The Physician and Sportsmedicine
Menubar Home Journal Personal Health Resource Center CME Advertiser Services About Us

[Patient Adviser]

Exercising the Frozen Shoulder

Rick Sandor, MD; Scott Brone, PT, CSCS

THE PHYSICIAN AND SPORTSMEDICINE - VOL 28 - NO. 9 - SEPTEMBER 2000


Frozen shoulder (also called adhesive capsulitis) results from shrinking and scarring of a previously normal joint. It involves significant shoulder pain and loss of movement. The pain can last from weeks to many months. Loss of movement can last months to years. Fortunately, you can take steps to control the pain and regain motion.

Frozen shoulder can occur in many situations, including shoulder injury, diabetes, thyroid problems, and heart or lung conditions. But usually the cause is unknown.

Controlling the Pain

Pain control is only required if the pain interferes with sleep or daily activities. The easiest method is applying ice packs to the shoulder for 20 to 30 minutes at a time. Higher levels of pain may require cortisone shots or medication prescribed by your doctor.

Pain control also means avoiding shoulder motions or positions that are painful. Such motions include activities that raise the arm to the side or rotate the arm outward. Daily activities that might aggravate the pain include reaching overhead, reaching into the back seat of a car, trying to open a heavy door, and driving a car. Some experts believe that trying to push through painful activities can actually prolong the course of the disease.

Once you identify your own particular set of aggravating activities, try to find other ways to do them. For example, open the heavy door with both hands or push the door open with your buttocks. When driving, don't hold your hands near the top of the steering wheel. If your right shoulder is affected, avoid using a car that has a manual transmission. For activities in which you reach overhead, stop doing them, use the other arm, or use a step stool or ladder.

Beginning exercises. The following exercises may help improve shoulder motion. Begin with the pendulum exercises (figure 1). When these can be done comfortably, try the table crawls (figure 2).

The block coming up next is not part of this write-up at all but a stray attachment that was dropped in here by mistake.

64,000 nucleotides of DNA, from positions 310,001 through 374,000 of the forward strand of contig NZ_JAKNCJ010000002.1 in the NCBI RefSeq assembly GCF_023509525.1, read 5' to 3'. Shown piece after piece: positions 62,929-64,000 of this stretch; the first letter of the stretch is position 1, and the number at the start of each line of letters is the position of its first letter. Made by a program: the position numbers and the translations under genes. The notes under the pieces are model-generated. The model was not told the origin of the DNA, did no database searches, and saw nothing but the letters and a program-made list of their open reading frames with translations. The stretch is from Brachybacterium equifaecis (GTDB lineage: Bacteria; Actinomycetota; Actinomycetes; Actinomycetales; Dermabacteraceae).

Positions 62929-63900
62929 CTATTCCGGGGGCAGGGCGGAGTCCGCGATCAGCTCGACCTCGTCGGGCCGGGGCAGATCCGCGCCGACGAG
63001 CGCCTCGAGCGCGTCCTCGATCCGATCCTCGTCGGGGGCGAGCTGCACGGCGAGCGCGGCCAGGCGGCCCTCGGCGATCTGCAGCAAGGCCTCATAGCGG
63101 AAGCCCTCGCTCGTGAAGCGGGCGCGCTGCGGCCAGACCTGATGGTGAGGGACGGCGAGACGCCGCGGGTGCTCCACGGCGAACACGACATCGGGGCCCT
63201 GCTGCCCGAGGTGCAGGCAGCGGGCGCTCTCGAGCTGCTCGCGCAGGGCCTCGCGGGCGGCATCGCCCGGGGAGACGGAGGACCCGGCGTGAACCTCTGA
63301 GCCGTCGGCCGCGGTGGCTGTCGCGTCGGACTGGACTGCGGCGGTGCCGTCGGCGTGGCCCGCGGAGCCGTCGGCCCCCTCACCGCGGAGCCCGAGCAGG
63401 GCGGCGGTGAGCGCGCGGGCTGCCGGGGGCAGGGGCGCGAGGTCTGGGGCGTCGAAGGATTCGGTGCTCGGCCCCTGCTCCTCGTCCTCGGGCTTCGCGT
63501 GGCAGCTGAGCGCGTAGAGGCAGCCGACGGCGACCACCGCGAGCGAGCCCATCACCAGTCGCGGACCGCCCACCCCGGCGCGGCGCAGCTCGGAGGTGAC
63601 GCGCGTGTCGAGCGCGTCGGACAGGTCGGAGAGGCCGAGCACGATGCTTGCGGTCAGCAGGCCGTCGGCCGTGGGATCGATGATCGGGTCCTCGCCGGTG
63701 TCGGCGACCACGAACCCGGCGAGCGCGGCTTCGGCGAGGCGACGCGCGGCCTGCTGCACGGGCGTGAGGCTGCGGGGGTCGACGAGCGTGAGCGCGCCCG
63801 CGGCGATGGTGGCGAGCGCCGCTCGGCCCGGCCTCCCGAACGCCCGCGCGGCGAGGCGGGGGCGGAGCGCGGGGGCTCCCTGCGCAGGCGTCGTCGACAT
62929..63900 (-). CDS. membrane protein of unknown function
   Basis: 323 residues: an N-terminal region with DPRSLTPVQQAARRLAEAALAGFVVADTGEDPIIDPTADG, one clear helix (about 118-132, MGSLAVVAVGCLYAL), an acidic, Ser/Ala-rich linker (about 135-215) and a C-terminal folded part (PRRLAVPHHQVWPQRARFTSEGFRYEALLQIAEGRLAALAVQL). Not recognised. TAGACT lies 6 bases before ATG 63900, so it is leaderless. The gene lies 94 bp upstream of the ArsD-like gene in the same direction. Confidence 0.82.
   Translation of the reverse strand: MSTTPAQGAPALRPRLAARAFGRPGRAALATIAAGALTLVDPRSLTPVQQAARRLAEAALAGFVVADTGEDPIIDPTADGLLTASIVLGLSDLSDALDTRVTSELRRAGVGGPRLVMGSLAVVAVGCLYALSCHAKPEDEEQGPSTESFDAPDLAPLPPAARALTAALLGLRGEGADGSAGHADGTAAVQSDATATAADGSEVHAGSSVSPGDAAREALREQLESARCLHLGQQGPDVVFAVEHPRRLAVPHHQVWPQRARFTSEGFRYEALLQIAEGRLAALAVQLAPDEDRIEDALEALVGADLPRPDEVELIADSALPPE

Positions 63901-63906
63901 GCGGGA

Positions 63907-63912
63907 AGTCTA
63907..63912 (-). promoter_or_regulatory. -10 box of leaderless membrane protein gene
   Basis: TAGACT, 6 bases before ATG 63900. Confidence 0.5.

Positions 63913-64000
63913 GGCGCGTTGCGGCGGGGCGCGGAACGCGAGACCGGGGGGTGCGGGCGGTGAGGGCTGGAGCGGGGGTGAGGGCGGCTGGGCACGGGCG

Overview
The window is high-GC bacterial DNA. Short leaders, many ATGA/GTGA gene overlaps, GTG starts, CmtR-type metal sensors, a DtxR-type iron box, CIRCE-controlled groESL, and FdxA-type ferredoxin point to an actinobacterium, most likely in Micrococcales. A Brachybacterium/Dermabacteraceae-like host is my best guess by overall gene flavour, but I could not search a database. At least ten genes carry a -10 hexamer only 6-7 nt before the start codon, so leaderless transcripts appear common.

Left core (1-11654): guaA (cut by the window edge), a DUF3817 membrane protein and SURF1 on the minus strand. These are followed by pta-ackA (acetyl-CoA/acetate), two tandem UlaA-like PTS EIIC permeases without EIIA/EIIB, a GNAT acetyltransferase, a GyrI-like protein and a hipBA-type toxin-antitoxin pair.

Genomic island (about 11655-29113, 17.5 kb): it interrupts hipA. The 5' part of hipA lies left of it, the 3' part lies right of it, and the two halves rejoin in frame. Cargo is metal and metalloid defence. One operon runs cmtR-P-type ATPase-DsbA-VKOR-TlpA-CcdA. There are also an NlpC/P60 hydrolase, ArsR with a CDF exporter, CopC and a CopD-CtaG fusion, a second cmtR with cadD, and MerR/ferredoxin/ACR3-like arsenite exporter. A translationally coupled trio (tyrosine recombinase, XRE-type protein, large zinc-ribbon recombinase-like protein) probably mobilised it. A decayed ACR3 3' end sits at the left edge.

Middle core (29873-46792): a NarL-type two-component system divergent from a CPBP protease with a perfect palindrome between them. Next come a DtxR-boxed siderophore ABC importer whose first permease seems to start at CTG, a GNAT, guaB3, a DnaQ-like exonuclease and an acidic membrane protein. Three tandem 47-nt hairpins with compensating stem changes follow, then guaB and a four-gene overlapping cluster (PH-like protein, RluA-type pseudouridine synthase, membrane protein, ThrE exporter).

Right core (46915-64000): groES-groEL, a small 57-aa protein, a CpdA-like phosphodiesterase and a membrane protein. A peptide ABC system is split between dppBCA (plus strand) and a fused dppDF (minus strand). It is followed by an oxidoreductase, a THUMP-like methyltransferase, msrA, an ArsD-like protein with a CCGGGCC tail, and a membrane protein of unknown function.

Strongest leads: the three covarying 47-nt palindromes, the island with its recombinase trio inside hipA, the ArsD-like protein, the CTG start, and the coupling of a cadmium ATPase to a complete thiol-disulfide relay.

[Figure 1]

[Figure 2]

Advanced exercises. The more advanced exercises are supine wand flexes (figure 3), use of pulleys (figure 4), standing wand flexes (figure 5), and standing wand abduction (figure 6). Each exercise should be done 10 to 15 times, followed by a rest and 10 to 15 more repetitions (two sets). It is probably not necessary to do all four advanced exercises. Choose the two that cause no increase in pain and feel the most challenging.

[Figure 3]

[Figure 4]

[Figure 5]

[Figure 6]

When you have progressed to the advanced exercises, it is no longer necessary to do the pendulums or table crawls. Exercises should be done every day, but it is important to remember to be patient. Adhesive capsulitis almost always resolves completely, though it may take months or even years to do so.

This exercise program should be done with caution. Do not push through pain. If symptoms increase, contact your physician.

Remember: This information is not intended as a substitute for medical treatment. Before starting an exercise program, consult a physician.

Dr Sandor is a medical orthopedist with Camino Medical Group in Sunnyvale, California. Mr Brone is a physical therapist with P.O.W.E.R. Physical Therapy, Inc, in Mountain View, California.


RETURN TO SEPTEMBER 2000 TABLE OF CONTENTS

HOME  |   JOURNAL  |   PERSONAL HEALTH  |   RESOURCE CENTER  |   CME  |   ADVERTISER SERVICES  |   ABOUT US